I view working on a book in the same way a sculptor might view working on a block of wood. The first draft is generally focused on getting things in place so I can work on them. In essence, I cut out the crude features of the sculpture–but when it’s done, there is still a lot of work to be done. Readers who see the book in this stage can tell what the basic arcs and characters will be, but the emotional impact is lessened by the crude edges and unfinished lines.
Here’s my process in a nutshell:
Write the book in draft form.
Read through the entire book, fixing the major problems. Often, I’ll change character personalities halfway through the first draft as I search to figure out how I want the character to sound. I don’t go back then and revise, as I need to try out this personality for a while before I decide to actually use it. Similarly, often I’ll drop in new characters out of the blue, pretending that they’ve been there all along. In the second draft, I settle on how I want things to really look, feel, and work.
This is the language draft. Here I’m seeking to cut the book down by 10%. I write with a lot of extra words, knowing I’ll need a trim. This will make the prose more vibrant, and will make the pacing work better.
In a perfect world, this is where I send the piece through writing group and/or send it to my editor.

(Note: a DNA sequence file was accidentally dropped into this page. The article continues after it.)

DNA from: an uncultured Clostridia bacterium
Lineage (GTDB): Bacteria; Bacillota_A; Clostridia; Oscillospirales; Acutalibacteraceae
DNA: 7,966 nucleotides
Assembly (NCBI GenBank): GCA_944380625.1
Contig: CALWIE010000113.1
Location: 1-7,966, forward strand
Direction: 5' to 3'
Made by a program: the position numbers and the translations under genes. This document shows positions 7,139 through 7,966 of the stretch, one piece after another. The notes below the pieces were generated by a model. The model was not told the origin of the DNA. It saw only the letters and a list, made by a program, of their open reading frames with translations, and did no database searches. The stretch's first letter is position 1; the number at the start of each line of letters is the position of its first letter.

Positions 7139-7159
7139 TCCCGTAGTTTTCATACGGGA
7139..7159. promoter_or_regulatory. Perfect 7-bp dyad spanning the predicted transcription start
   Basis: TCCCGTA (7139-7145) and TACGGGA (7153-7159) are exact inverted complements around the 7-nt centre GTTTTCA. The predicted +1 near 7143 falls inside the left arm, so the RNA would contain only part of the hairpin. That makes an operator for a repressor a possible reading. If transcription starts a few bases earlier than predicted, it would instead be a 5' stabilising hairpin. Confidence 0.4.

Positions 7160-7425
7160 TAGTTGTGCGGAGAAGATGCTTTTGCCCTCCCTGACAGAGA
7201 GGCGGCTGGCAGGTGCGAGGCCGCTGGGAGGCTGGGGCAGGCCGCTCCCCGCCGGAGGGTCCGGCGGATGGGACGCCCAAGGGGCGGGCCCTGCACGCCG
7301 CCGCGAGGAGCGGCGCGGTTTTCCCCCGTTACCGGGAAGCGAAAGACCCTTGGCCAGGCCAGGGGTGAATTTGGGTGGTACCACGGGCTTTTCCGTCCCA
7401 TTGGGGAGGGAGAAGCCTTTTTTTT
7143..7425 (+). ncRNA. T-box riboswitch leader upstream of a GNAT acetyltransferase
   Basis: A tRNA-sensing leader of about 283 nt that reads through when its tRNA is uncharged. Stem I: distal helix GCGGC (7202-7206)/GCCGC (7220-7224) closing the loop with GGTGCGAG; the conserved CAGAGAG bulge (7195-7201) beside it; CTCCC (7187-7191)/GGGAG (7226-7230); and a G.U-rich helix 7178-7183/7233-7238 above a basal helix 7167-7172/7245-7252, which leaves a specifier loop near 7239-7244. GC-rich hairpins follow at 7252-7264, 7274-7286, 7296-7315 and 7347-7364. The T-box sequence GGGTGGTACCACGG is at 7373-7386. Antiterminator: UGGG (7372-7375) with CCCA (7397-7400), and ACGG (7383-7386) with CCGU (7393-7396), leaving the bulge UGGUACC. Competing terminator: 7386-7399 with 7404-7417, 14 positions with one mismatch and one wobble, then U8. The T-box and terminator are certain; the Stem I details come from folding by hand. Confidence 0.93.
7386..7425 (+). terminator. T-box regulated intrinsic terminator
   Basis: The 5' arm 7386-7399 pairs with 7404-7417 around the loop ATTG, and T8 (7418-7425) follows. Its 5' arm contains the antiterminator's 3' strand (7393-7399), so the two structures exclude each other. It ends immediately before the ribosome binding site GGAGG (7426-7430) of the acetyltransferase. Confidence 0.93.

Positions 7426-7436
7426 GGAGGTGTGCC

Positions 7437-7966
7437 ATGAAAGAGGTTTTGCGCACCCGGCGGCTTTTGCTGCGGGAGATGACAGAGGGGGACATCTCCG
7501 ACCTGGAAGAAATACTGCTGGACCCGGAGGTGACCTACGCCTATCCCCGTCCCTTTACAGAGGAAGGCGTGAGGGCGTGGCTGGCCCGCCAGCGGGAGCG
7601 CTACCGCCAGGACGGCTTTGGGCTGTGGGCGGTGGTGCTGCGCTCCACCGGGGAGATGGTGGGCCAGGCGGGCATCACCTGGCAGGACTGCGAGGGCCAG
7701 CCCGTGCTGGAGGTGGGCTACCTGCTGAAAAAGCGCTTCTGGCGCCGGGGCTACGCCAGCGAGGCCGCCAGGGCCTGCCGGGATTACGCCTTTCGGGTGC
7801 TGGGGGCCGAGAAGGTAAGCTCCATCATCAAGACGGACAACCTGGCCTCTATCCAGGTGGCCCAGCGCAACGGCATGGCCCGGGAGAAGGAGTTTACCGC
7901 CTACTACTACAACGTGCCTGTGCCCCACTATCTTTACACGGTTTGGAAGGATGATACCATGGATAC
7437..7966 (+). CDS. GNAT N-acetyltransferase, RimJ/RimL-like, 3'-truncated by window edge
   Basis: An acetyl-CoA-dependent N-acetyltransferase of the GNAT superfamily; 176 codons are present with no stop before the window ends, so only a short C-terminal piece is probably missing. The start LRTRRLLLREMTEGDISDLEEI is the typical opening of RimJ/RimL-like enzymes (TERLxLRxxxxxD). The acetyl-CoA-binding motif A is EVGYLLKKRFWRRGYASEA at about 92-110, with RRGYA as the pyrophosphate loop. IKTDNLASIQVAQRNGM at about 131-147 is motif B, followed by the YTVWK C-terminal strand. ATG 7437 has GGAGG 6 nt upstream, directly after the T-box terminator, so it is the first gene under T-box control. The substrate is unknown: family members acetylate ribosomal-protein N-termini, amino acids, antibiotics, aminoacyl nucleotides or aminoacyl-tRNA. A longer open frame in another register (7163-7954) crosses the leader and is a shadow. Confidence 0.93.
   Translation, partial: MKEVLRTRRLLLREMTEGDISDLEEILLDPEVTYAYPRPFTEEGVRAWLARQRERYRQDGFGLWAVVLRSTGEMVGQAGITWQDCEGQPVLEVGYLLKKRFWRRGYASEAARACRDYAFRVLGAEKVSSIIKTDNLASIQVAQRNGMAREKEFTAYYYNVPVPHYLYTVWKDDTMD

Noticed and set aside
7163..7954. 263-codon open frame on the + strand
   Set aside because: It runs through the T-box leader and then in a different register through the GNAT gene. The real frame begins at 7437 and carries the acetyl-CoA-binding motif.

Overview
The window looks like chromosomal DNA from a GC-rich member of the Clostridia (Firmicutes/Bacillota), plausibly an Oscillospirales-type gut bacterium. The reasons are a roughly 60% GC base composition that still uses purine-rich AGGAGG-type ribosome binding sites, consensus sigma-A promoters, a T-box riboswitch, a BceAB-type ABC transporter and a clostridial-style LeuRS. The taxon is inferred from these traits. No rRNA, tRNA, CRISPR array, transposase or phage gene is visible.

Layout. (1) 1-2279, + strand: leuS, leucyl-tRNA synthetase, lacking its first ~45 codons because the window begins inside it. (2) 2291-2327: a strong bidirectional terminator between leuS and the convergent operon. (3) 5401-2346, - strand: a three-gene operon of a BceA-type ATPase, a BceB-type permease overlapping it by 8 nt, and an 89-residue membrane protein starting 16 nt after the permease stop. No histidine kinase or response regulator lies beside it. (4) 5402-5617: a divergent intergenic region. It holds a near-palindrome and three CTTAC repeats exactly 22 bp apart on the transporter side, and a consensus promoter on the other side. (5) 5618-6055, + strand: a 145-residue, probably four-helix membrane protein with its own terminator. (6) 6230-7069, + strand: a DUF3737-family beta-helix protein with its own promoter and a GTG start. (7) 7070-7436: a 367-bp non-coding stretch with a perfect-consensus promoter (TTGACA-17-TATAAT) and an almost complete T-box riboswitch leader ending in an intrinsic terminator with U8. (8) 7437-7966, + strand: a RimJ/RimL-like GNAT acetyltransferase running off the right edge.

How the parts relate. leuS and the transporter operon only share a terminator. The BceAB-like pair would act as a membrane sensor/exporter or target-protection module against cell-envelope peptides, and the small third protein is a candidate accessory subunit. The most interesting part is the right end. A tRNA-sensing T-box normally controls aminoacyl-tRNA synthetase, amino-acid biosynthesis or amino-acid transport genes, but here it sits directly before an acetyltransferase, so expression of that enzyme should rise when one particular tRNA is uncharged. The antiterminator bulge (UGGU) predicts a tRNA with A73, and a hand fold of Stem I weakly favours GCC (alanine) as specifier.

I let readers read the book, and I take some time off from it. I begin collecting things I want to change in the book in a separate file, called “Revision notes for ***”. I organize these by character and by importance and/or pervasiveness. For instance, a need to rewrite a character’s motivations will be at the top. Fixing one specific scene so that it has proper foreshadowing will be near the bottom.
Once this is all done, and I’ve gotten feedback and had time to think, I read through the book again with my revision notes file open beside the book file itself. I actively look for places to change, kind of like a sculptor looking over the statue and seeking places to knock off jagged chunks and smooth out the sculpture’s features.
I’ll do this process several times, usually. In-between, I’ll often do line-edit drafts, like the language draft above, where I’m focused on getting rid of the passive voice and adding more concrete details.
Fourth draft is my first editorial draft, working with the editor to fix problems.
Fifth is a second editorial draft (Line edits rather than plot and structure edits). From there, I alternate between further polishing drafts and smaller-level editorial drafts as long as needs be.
Three drafts is a good approximation of the basics of writing, but if you include all the tweaks I do late in the process, line edits, copyedit, proofread, etc, it comes out to be at least eight to twelve times through the book before it’s published.